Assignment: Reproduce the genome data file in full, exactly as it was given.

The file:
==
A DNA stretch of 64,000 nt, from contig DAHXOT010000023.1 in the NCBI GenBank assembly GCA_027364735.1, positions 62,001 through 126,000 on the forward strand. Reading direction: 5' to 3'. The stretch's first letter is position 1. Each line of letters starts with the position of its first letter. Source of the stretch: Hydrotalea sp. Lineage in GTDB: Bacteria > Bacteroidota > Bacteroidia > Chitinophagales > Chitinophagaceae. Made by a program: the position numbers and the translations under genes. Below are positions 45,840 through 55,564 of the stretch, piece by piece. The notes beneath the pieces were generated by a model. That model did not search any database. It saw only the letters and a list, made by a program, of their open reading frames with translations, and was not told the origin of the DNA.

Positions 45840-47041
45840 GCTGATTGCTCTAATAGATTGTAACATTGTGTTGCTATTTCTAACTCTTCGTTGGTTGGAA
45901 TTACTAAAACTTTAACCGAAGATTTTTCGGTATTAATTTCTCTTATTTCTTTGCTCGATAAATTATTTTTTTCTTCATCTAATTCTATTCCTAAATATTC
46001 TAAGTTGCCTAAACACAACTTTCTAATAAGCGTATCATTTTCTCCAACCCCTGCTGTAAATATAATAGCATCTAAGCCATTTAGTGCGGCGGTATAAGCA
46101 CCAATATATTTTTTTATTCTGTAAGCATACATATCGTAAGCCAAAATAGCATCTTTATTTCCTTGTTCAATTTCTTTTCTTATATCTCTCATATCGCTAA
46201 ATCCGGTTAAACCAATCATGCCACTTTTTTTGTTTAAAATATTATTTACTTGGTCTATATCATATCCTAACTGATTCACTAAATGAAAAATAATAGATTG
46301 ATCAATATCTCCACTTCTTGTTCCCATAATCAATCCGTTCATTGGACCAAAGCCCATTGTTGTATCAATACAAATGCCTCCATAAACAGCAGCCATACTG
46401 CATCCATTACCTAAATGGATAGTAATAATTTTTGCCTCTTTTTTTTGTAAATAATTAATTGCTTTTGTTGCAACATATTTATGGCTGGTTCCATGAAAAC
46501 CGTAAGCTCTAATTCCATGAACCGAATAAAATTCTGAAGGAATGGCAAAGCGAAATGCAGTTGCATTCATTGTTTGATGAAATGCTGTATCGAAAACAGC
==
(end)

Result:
A DNA stretch of 64,000 nt, from contig DAHXOT010000023.1 in the NCBI GenBank assembly GCA_027364735.1, positions 62,001 through 126,000 on the forward strand. Reading direction: 5' to 3'. The stretch's first letter is position 1. Each line of letters starts with the position of its first letter. Source of the stretch: Hydrotalea sp. Lineage in GTDB: Bacteria > Bacteroidota > Bacteroidia > Chitinophagales > Chitinophagaceae. Made by a program: the position numbers and the translations under genes. Below are positions 45,840 through 55,564 of the stretch, piece by piece. The notes beneath the pieces were generated by a model. That model did not search any database. It saw only the letters and a list, made by a program, of their open reading frames with translations, and was not told the origin of the DNA.

Positions 45840-47041
45840 GCTGATTGCTCTAATAGATTGTAACATTGTGTTGCTATTTCTAACTCTTCGTTGGTTGGAA
45901 TTACTAAAACTTTAACCGAAGATTTTTCGGTATTAATTTCTCTTATTTCTTTGCTCGATAAATTATTTTTTTCTTCATCTAATTCTATTCCTAAATATTC
46001 TAAGTTGCCTAAACACAACTTTCTAATAAGCGTATCATTTTCTCCAACCCCTGCTGTAAATATAATAGCATCTAAGCCATTTAGTGCGGCGGTATAAGCA
46101 CCAATATATTTTTTTATTCTGTAAGCATACATATCGTAAGCCAAAATAGCATCTTTATTTCCTTGTTCAATTTCTTTTCTTATATCTCTCATATCGCTAA
46201 ATCCGGTTAAACCAATCATGCCACTTTTTTTGTTTAAAATATTATTTACTTGGTCTATATCATATCCTAACTGATTCACTAAATGAAAAATAATAGATTG
46301 ATCAATATCTCCACTTCTTGTTCCCATAATCAATCCGTTCATTGGACCAAAGCCCATTGTTGTATCAATACAAATGCCTCCATAAACAGCAGCCATACTG
46401 CATCCATTACCTAAATGGATAGTAATAATTTTTGCCTCTTTTTTTTGTAAATAATTAATTGCTTTTGTTGCAACATATTTATGGCTGGTTCCATGAAAAC
46501 CGTAAGCTCTAATTCCATGAACCGAATAAAATTCTGAAGGAATGGCAAAGCGAAATGCAGTTGCATTCATTGTTTGATGAAATGCTGTATCGAAAACAGC